The Amritsar Massacre (from the Encyclopedia Brittanica)
Mohandas Karamchand Gandhi, 1869-1948 (Sanderson Beck)
what the Buddha began.
In the Buddha the spirit of love set itself the task
of creating different spiritual conditions in the world;
in Gandhi it undertakes to transform all worldly conditions."
"If man will only
that it is unmanly to obey laws that are unjust,
no man's tyranny will enslave him."
Mahatma ("Great Soul") Gandhi
"He was the
catalyst if not the initiator of three of the major revolutions
of the 20th century:
the revolutions against colonialism, racism, and violence."
Indira Gandhi (1917-1984) from Gale Research
Pakistan: A Chronology
Also try searching H-GIG: World Wide Web Links to History Resources (Dept. of History, University of California, Riverside)
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what is culture?
...find out from this excellent website offered by the WSU Learning Commons - What Is Culture? (Eric Miraglia, Dept. of English/Student Advising and Learning Center; Dr. Richard Law, Director, General Education; and Peg Collins, Information Technology, Learning Systems Group). See the baseline definition of culture, and pursue links on important definitions, quotations, and discussions of culture. Review related links to Women, Culture, & Power, the introduction to Social Organization, or the link to Woman & Gender in the Ancient World. A helpful glossary of key terms, like the definition of symbol, is also provided .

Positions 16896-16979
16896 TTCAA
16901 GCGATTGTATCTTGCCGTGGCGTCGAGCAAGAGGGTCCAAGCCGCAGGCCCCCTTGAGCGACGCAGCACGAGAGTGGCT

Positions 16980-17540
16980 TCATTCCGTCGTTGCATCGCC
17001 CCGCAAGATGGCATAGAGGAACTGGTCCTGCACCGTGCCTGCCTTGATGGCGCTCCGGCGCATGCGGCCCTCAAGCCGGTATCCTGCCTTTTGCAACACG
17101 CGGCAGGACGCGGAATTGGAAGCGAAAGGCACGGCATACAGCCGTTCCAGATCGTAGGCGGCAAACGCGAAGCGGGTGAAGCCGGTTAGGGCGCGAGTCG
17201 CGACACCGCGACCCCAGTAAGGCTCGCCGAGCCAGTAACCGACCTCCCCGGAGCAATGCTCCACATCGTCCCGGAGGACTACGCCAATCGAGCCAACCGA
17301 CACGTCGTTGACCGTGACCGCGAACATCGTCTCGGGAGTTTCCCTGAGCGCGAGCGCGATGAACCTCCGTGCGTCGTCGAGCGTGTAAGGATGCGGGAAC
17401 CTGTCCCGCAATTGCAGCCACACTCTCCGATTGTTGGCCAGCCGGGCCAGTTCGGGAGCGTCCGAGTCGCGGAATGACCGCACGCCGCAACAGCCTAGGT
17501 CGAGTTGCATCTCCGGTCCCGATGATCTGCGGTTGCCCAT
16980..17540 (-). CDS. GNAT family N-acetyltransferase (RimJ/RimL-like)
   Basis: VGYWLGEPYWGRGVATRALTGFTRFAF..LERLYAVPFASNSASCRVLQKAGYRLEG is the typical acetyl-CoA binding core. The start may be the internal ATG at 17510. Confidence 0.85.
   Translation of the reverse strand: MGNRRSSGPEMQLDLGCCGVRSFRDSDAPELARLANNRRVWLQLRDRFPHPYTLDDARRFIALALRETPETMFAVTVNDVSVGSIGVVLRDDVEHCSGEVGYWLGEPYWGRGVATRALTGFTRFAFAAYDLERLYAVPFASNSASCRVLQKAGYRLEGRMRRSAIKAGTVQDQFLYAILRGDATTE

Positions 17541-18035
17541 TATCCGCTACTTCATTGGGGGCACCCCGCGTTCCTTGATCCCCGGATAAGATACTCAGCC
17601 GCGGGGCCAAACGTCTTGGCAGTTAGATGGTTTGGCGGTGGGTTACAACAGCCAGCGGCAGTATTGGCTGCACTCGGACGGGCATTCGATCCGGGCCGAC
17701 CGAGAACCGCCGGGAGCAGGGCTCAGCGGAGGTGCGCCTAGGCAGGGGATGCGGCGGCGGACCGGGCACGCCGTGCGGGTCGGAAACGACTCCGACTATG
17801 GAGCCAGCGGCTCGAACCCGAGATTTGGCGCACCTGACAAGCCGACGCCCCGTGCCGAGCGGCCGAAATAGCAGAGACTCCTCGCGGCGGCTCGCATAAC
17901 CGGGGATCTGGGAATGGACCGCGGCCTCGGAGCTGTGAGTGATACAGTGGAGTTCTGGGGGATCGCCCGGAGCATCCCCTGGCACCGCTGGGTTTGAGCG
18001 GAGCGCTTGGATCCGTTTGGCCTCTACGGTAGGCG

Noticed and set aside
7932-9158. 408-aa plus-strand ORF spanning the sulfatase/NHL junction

religions&textsMap of India's Religions (indicating percentages of Hindu, Muslim,
Christian, and "Other" believers
populating each region) from Univ. of Texas-Austin.
Comparative Religion & Religious Studies links (Mike Madin, new educational directory Academic Info)
From the Ontario Consultants on Religious Tolerance: Descriptions of 63 Religions, Faith Groups, & Ethical Systems, including Buddhism, Hinduism, Islam, Jainism, Sikhism, and Taoism.
Religious & Sacred Texts, including links to the Analects, Hindu, Islamic, Sikh, Taoist, Zen, and Zoroastrian texts. From Richard Hooker's World Cultures ("an internet classroom and anthology"):
India Glossary, including dharma, rita (or reta), brahman, karma, samsara, moksha
Buddhism, including origins, Japanese Buddhism, Buddhist readings & glossary of key concepts
links (Religious Studies from Gene Thursby, Assoc. Prof.
of Religion, Univ. of Florida)
Introduction to Hinduism, a hyperlinked essay and useful starting place.
A brief definition of Hinduism (Syracuse Univ. based on an NEH institute on the Ramayana) and a guide to the major deities of the Hindu Pantheon
Political and Social Ethics of India (Sanderson Beck)
The Hindu Universe from diaspora Hindus in North America organized as the Hindu Students Council.
See also Argos links for "Hindu," or conduct a new search at this site.
Hindu Tantric Homepage (also from Prof. Thursby)
Don't miss Vedavid
- an extraordinary site worked up for a
dissertation on early Vedic traditions and texts
of Ancient India (c. 1500 BCE), with "Tourist" and
"Academic" Visa versions (from John Gardner, a Ph.D.
candidate at the Univ. of Iowa).
Religious Texts: Sanskrit Puranas
The Ramayana: An Enduring Tradition - another great learning site and illustrated! - (Syracuse Univ. based on an NEH institute)
The Historical Context of The Bhagavad Gita and Its Relation to Indian Religious Doctrines (by Soumen De, 1996 for Exploring Ancient World Cultures: Essays on Ancient India) with a link to e-text of The Bhagavad Gita
(Trans. Ramanand Prasad).
Guidance through Bhagavad Gita : "This sectarian (as opposed to historical) site features lessons that show the unique way in which the Hindu people apply the Bhagavad Gita to their spiritual lives. Topics for these lessons include God, Peace,